Betula

 Betulaceae

The World Botanical Associates Web Page
Prepared by Richard W. Spjut
May 2004, Nov 2007

Betula kenaica
Kenai Peninsula, AK
Spjut & Marin 15435, Jul 2003

Betula kenaica
Kenai Peninsula, AK
Spjut & Marin 15435, Jul 2003

 

Betula kenaica
Kenai Peninsula, AK
Spjut & Marin 15435, Jul 2003

 

Betula nana
Kenai Peninsula, AK
Spjut & Marin 15451, Jul 2003

 

Betula occidentalis
Convict Lake, Mono Co., CA
Oct 2007

 
 

Buruk K., A. Sokmen, F. Aydin and M. Erturk.  2006. Antimicrobial activity of some endemic plants growing in the Eastern Black Sea Region, Turkey. Fitoterapia 77(5):388391. The Eastern Black Sea Region has an extensive flora because of ample rainfall lasting all year. In this study, antimicrobial effects of 74 crude extracts of 22 endemic plants were investigated. Among the 30 active crude extracts, water-insoluble crude extracts from Betula medwediewii, Heracleum platytaenium, Primula longipes, Anthemis cretica ssp. argaea and Centaurea helenioides were the prominent ones with their MIC values.

Gong Y., R. M. Raj, C. A. Luscombe, I. Gadawski, T. Tam, J. Chu, D. Gibson, R. Carlson and S. L.  Sacks. 2004.  The synergistic effects of betulin with acyclovir against herpes simplex viruses. Antiviral Res. 64(2):127130. Betulin, a pentacyclic triterpenoid, was isolated from the bark of Betula papyrifera. The antiviral efficacies of betulin on herpes simplex virus type 1 (HSV-1) and type 2 (HSV-2) were evaluated using viral plaque reduction assays on Vero cells. The results indicate that betulin is active against both HSV-1 and HSV-2 infections with the 50% effective concentrations (EC(50)) of 0.40 and 4.15 microg/ml, respectively. The cytotoxicity of betulin was examined on Vero cells using a neutral red uptake assay. The 50% cytotoxic concentration (CC(50)) of betulin was 73.1 microg/ml. A synergistic antiviral effect between betulin and acyclovir (ACV) was determined by drug combination studies. Strong and moderate synergistic antiviral effects were observed for betulin and ACV against HSV-1 when the concentrations of ACV and betulin were higher than 0.068 and 0.4 microg/ml, respectively. At the concentrations lower than these, additive effect was found. Synergistic antiviral effects were also found against HSV-2 at higher concentrations than for HSV-1, i.e. 0.45 microg/ml of ACV combined with 8.4 microg/ml of betulin.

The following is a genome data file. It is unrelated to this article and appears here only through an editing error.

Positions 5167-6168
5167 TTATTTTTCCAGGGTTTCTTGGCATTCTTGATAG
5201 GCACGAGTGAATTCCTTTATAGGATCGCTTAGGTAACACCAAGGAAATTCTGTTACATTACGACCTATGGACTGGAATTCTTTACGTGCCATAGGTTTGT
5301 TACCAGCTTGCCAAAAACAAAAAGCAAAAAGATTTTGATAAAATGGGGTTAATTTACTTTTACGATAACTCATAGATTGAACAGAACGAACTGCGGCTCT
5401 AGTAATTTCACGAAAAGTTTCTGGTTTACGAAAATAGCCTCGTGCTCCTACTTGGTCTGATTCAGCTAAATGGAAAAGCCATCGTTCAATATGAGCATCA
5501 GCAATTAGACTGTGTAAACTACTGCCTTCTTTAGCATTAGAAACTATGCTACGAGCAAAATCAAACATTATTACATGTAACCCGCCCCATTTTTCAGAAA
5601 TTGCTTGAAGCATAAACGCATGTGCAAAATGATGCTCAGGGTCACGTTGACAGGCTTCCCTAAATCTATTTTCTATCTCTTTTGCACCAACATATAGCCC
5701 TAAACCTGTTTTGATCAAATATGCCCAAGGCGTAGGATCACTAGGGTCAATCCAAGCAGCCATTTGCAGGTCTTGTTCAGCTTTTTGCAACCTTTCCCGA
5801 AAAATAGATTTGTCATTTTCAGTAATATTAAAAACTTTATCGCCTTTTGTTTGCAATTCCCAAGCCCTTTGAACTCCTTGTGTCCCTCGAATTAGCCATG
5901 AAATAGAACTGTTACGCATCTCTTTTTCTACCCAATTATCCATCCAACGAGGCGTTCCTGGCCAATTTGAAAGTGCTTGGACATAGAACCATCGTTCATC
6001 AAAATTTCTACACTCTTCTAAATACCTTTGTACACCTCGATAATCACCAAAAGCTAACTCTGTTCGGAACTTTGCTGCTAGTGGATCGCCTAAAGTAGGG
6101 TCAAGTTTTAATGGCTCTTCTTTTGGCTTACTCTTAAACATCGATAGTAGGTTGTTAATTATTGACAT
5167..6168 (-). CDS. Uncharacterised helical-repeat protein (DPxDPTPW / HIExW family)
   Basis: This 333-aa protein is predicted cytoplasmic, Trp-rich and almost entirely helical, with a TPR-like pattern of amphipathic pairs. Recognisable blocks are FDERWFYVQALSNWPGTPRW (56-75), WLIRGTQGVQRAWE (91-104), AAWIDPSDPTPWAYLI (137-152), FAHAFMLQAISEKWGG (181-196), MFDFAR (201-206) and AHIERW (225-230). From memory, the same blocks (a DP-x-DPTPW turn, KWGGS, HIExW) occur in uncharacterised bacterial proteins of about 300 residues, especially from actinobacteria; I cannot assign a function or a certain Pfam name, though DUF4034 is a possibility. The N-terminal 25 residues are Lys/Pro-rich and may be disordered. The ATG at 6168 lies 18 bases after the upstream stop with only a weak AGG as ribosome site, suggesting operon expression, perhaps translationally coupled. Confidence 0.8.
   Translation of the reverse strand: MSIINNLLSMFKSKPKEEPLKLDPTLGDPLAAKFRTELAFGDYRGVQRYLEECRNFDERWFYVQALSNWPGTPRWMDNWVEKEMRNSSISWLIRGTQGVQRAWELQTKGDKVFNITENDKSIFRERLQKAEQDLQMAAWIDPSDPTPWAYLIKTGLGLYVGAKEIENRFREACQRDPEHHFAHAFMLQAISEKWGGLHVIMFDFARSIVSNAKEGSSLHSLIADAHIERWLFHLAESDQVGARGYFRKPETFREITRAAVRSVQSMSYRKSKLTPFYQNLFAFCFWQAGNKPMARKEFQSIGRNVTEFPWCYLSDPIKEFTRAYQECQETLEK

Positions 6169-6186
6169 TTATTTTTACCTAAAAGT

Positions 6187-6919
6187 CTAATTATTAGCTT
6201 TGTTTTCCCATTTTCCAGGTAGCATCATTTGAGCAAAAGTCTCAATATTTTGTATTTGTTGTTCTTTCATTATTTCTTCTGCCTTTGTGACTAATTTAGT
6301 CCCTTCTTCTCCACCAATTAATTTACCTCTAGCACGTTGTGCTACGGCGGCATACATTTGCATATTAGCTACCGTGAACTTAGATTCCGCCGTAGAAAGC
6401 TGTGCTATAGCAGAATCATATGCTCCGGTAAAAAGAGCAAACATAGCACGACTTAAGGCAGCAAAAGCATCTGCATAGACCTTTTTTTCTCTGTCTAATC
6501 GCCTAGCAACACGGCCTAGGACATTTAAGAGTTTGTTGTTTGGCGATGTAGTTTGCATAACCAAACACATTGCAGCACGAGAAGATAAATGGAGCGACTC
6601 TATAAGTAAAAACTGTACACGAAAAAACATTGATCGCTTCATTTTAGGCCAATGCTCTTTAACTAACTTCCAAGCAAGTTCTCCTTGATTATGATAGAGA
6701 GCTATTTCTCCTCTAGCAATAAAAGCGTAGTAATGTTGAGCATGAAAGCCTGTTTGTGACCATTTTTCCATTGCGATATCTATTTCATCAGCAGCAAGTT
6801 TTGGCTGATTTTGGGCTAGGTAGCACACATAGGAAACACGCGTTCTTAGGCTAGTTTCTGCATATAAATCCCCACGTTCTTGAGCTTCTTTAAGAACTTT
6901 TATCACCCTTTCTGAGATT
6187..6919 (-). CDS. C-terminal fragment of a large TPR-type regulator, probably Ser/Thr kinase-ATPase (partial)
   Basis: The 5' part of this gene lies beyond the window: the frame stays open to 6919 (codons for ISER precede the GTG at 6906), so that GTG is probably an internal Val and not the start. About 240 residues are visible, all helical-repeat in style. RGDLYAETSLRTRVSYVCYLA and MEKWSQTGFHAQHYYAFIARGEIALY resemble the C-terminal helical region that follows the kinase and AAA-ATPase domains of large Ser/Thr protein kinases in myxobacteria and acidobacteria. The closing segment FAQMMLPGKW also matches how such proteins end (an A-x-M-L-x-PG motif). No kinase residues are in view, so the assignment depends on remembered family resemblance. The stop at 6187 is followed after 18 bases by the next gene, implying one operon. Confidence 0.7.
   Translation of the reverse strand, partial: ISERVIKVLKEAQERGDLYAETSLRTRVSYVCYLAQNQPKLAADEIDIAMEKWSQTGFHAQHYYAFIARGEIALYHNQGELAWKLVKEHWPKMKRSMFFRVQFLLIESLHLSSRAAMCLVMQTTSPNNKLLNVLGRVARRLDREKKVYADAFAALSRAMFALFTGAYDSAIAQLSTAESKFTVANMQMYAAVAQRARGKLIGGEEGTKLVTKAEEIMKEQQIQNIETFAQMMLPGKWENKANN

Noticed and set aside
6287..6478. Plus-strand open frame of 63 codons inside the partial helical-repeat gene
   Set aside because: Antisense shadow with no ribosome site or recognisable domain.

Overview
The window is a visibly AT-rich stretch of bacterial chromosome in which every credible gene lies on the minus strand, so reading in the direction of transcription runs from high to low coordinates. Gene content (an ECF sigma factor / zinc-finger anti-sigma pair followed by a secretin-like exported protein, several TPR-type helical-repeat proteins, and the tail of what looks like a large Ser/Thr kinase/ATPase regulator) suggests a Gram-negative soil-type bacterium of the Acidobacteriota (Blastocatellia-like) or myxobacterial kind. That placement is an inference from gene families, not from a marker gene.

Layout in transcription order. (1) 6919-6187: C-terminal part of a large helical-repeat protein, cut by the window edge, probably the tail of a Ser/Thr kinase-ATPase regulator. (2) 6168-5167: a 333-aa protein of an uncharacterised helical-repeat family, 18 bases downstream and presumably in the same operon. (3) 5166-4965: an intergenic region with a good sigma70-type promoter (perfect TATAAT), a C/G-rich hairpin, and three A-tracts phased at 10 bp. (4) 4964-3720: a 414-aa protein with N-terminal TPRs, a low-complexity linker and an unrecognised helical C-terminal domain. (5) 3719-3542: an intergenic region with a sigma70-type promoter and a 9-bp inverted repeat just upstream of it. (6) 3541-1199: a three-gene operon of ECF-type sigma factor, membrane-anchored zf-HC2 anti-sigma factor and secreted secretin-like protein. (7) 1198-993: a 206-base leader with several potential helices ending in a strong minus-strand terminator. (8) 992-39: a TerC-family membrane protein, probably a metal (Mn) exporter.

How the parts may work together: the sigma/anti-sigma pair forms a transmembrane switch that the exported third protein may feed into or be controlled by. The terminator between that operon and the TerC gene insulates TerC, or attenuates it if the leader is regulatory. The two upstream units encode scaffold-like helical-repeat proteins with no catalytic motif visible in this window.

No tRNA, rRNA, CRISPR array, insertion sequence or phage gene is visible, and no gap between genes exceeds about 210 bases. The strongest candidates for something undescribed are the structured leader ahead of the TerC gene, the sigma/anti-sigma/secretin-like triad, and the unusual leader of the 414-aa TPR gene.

Huyke C, M. Laszczyk, A. Scheffler, R. Ernst and C. M. Schempp. 2006. Treatment of actinic keratoses with birch bark extract: a pilot study. J. Dtsch. Dermatol. Ges. 4(2):132136. In German. BACKGROUND: Birch bark contains a variety of apoptosis-inducing and anti-inflammatory substances such as betulinic acid, betulin, oleanolic acid and lupeol. Therefore, birch bark extract may be effective in the treatment of actinic keratoses. To address this issue, a pilot study using a standardized birch bark ointment was performed. METHODS: Twenty-eight patients with actinic keratoses were enrolled in this prospective, non-randomized pilot study. Fourteen patients were treated with birch bark ointment only; fourteen patients received a combination therapy with cryotherapy and birch bark ointment. Treatment response was assessed clinically after two months. RESULTS: Clearing of more than 75 % of the lesions was seen in 79 % of the patients treated with birch bark ointment monotherapy. The response rate of the combined treatment modality was 93 %. Therapy with birch bark ointment was well tolerated. CONCLUSION: In this pilot study, a standardized birch bark extract was effective in the treatment of actinic keratoses. This therapy is easy to perform and it has no side effects. Birch bark ointment may be a new therapeutic option for actinic keratoses.

Ju E. M., S. E. Lee, H. J. Hwang and J. H. Kim. 2004. Antioxidant and anticancer activity of extract from Betula platyphylla var. japonica.  Life Sci. 74(8): 10131026. The antioxidant and anticancer properties of a medicinal plant, Betula platyphylla var. japonica were investigated. The total methanol extract of B. platyphylla var. japonica had protective effects against hydrogen peroxide (H2O2) in the Chinese hamster lung fibroblast (V79-4) cell line and induced apoptotic cell death in human promyelocytic leukemia (HL-60) cells, a cancer cell line. B. platyphylla var. japonica extract significantly increased cell viability against H2O2. The extract also showed high 1,1-diphenyl-2-picrylhydrazyl (DPPH) radical scavenging activity (IC50 2.4 microg/ml) and lipid peroxidation inhibitory activity (IC50 below 4.0 microg/ml). Furthermore, B. platyphylla var. japonica extract reduced the number of V79-4 cells arrested in G2/M in response to H2O2 treatment and increased the activities of several cellular antioxidant enzymes, including superoxide dismutase, catalase and glutathione peroxidase. Treatment with B. platyphylla var. japonica extract induced cytotoxicity and apoptosis in HL-60 cells, as shown by nucleosomal DNA fragmentation, increases in the subdiploid cell population, and fluorescence microscopy. B. platyphylla var. japonica extract gradually increased the expression of pro-apoptotic Bax and led to the activation of caspase-3 and cleavage of PARP. These findings suggest that B. platyphylla var. japonica exhibits potential antioxidant and anticancer properties.